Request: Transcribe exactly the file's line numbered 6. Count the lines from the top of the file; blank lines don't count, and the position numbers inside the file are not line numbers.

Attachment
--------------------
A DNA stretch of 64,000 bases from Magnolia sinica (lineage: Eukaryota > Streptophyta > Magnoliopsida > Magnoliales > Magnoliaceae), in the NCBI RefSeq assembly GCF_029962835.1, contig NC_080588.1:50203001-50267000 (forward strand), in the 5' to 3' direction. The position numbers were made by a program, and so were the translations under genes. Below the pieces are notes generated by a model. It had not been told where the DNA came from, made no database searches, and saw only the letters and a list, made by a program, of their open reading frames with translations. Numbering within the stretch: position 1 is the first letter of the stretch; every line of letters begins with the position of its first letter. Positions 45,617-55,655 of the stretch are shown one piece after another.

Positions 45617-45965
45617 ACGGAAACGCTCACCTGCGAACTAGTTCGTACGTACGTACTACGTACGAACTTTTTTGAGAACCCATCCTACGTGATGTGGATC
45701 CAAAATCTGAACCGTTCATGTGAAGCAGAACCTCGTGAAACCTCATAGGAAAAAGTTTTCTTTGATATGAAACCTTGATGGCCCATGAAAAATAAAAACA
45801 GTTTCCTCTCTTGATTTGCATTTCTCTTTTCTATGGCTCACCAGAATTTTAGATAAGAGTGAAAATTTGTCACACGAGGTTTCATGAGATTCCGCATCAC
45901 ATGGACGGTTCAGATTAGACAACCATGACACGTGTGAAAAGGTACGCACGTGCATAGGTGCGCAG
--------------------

45901 ATGGACGGTTCAGATTAGACAACCATGACACGTGTGAAAAGGTACGCACGTGCATAGGTGCGCAG